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Accurate Load Development For Your Rifle

Developing an accurate and consistent load for your rifle can be one of the most time consuming but rewarding tasks an avid shooter can undergo. Having spent most of the summer of 2009 developing loads for a semi auto and a bolt action rifle, this article has been in the works for some time!

This summer I spent a great deal of time developing loads for both a .270 Winchester Model 70 and a Rock River Arms .223 AR-15. The development process was similar for each firearm and the techniques described in this article can be used for developing a load for any type of rifle.

The following few paragraphs describe the method that I followed and that worked for me.

Since my shooting range is limited to just over 100 yards, extra case preparation steps such as neck turning or organizing cases by weight were ignored for shooting at this distance. If you are a long range shooter, then you may want to apply some of those other techniques to obtain every bit of accuracy from your particular load.

I first begin by doing research on powder and primers. I select a primer and powder first instead of trying multiple powders and primers. By doing this it helps to eliminate a couple of variables right away. Online forums are a great place to start doing research for this type of information. Another great place that I visit often is 6mmbr.com - they have info pages for a lot of different calibers with information about popular powders that most of the top shooters use along with primer and bullet weight information. Again, if you are a long range shooter, then trying different powders might be something you will want to do.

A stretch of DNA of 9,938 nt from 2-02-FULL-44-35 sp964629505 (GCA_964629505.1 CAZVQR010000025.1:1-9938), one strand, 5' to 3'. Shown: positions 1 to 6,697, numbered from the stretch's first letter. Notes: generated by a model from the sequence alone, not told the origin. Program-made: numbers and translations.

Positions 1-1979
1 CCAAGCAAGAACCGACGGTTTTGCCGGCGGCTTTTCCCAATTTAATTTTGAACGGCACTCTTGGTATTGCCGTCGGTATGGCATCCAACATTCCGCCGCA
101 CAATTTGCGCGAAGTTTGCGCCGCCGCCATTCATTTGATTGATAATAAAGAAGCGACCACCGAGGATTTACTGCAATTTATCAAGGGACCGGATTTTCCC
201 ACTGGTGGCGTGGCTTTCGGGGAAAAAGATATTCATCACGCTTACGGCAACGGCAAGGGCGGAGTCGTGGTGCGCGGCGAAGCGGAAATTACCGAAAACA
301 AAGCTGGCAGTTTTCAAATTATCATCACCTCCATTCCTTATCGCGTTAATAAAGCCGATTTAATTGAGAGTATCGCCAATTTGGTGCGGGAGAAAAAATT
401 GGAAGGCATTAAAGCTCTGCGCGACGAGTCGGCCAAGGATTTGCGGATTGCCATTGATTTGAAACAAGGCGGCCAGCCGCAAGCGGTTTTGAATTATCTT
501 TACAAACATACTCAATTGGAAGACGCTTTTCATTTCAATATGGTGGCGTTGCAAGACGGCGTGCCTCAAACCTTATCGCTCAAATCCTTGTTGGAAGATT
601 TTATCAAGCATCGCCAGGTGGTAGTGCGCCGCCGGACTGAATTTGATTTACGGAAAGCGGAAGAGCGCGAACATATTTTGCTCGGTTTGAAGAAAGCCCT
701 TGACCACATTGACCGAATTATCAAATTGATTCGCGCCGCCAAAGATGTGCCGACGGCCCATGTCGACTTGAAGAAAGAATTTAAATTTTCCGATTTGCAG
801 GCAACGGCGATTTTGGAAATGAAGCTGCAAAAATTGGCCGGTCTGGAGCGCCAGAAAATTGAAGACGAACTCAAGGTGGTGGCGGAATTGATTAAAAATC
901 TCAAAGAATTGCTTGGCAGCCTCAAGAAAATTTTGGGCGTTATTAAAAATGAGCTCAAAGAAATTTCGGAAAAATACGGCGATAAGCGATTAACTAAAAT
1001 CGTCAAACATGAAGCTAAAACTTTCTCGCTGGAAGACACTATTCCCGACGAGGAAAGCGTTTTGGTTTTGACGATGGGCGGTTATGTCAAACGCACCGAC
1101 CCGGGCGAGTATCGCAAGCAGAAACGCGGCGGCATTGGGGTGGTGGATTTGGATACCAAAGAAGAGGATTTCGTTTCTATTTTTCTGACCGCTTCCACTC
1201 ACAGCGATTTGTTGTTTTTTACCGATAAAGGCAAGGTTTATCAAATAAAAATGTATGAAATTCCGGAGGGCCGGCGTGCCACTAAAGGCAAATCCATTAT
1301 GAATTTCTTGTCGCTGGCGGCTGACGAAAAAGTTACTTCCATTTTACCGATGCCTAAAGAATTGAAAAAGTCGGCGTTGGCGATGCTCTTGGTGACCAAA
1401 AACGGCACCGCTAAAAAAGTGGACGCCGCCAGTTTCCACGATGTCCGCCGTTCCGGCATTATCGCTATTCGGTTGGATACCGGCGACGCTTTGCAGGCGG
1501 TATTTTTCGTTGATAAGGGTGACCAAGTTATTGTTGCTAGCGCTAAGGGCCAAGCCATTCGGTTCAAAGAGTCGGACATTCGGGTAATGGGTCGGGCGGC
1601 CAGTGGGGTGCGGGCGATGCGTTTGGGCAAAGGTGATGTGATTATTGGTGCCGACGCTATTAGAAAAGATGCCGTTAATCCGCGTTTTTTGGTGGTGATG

Once I have my powder and primer selected, I will begin researching what bullet weight will most likely work best with my particular barrel twist rate. Bulletsamples.com is a great place to buy samples of various types of bullets. It's much better then having to buy a box of a 100 bullets only to find your gun doesn't like them! I will purchase at least 20 of various brands of bullets in different weights. It's amazing how bullets of the same weight, but different manufacture can shoot differently in your gun. (Perhaps if manufacturers would offer powder samples, I would test more types of powder as well!) The next step is to start loading up some rounds!

Loading and testing different bullet weights and different charges is where the real work begins. It's also the most time consuming part of the process; that's why I prefer to select a powder and primer right away and use that as my starting point. I begin with the starting charge listed in my reloading manual and then load five (or ten if you are shooting an AR style semi auto) rounds. I increase the charge weight by half grain increments until I reach the maximum charge weight listed in the manual for my particular bullet weight and powder type.

Once you have some rounds loaded up, you are now ready to head out to the range. Be sure to take accurate notes and record your shots (at least save and label your targets after you fire each group). When your range session is over, you should measure your group size and look for the bullet weight and charge that gave the tightest group. Doing this, will give you a starting charge weight that is most accurate for your gun for the particular bullet you are shooting. I will adjust this load and increase the charge weight or decrease the charge weight by a fourth of a grain to see if I can squeeze a bit more accuracy out of it. By repeating this process with each bullet type and charge weight you are shooting, you will be able to determine witch bullet/powder combo works best for your rifle.

Finally, for some further tweaking if you so desire, you can experiment with using a precision mic to determine the optimal bullet seating depth for your rifle. For the AR-15, I simply loaded the rounds to fit the magazines I was using.

Good luck and happy shooting!

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